Looking for VCE English past papers to practice your skills and apply your knowledge? You’ve come to the right place. Go straight to papers>>
In your VCE English language course you have undertaken studies around how the English language is used to create meaning in written, spoken and multimodal texts of varying complexity. Literary texts for analysis and presentation of an argument are taken from the past and present, both from Australia and other cultures. This course meets the needs of students with a wide variety of expectations and aspirations, including those for whom English is an additional language.
Completing past exam papers is one of the best ways to prepare you for your final exams. The VCE English Study Design contains the most current and up to date information about VCE English and the VCE English Exam. You will find links to past exam papers from 2001 onwards further down. Note that older exam papers are not necessarily a guide to the current VCE exam requirements.
We’ve organised the past papers by course and year, naming the links as accurately as possible. If you find any errors, please let us know.
Sometimes, there is only a marking guide available, in others, the marking guide contains sample answers as well. The table usually shows each question and the criteria with each mark or mark range.
3 Tips to Help you Prepare for Your VCE English Exam
- Be Prepared. Make sure you have notes on each of the Key Knowledge and Skills set out in the VCE English Study Design. Also, read the examiners reports from previous years.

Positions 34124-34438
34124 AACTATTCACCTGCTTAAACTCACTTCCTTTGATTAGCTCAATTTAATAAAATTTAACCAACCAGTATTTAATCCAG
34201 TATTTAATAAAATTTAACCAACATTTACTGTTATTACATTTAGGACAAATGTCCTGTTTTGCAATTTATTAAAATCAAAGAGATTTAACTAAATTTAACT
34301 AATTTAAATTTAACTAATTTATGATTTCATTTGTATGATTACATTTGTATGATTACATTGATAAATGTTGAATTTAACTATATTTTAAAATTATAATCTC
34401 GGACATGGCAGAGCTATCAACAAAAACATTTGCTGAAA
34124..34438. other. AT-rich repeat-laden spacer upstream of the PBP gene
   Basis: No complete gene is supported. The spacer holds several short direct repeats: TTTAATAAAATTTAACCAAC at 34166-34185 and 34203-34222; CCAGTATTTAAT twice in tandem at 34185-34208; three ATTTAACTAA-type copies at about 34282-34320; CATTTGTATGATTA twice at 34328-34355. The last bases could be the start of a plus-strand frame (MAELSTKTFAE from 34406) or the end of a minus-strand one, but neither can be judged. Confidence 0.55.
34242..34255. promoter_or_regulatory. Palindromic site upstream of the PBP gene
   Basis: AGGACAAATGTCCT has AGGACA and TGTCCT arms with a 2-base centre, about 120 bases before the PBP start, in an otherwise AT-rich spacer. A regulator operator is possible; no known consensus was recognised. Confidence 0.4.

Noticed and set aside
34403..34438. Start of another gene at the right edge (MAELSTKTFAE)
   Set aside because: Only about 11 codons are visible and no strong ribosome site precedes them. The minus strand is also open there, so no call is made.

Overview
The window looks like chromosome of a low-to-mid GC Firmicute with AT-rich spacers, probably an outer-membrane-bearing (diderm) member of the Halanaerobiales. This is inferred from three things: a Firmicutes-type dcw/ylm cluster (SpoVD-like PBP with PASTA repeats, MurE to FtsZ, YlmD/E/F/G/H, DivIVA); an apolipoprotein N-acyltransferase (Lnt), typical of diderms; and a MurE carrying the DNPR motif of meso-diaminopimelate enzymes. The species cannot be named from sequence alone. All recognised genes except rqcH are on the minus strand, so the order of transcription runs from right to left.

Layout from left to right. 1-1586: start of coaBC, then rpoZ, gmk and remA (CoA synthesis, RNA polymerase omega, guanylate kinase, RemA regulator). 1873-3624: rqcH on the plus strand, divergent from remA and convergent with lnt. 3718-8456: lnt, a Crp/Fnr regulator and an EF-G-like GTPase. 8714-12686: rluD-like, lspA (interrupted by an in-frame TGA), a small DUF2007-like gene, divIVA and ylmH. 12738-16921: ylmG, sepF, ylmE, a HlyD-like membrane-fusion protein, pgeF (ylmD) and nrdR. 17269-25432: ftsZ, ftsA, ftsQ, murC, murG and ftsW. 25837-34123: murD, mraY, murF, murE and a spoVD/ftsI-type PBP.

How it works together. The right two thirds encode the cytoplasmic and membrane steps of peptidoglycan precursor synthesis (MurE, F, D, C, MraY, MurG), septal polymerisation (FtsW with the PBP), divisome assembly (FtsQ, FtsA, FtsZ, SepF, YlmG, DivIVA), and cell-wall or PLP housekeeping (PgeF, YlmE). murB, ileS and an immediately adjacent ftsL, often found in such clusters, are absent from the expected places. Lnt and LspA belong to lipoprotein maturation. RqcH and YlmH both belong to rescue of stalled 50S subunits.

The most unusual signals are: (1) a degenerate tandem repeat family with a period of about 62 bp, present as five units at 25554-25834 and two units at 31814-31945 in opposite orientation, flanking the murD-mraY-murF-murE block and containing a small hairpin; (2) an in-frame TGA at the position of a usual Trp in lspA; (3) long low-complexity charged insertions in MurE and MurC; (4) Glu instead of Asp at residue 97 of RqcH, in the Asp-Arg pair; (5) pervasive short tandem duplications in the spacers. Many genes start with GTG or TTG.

- Revision Schedule. Cramming at the last minute is never recommended. Draw up a revision schedule that makes the best use of your time leading up to the exam period.
- Practice Past Paper Exams. Complete three or four recent past exams to revise and help you prepare for what’s to come. Work with friends to check and comment on each other’s answers. If you get stuck speak to your teacher too.
3 Tips to Help you Ace Your VCE English Exam
- Use Your Reading Time Efficiently. During your reading time, aim to put your plans together for what you are going to write. Choose the best essay topic for you and make mental notes. This means you can start writing the moment they say you can.
- Write Efficiently. Time management is essential. If you made plans while you were reading, you can start writing straight away. Decide which questions are more difficult and apportion time as required. Ideally, it is best to finish one section at a time rather than bouncing around from section to section.
- Check Your Work. Never leave early. Read, check and re-check your work.
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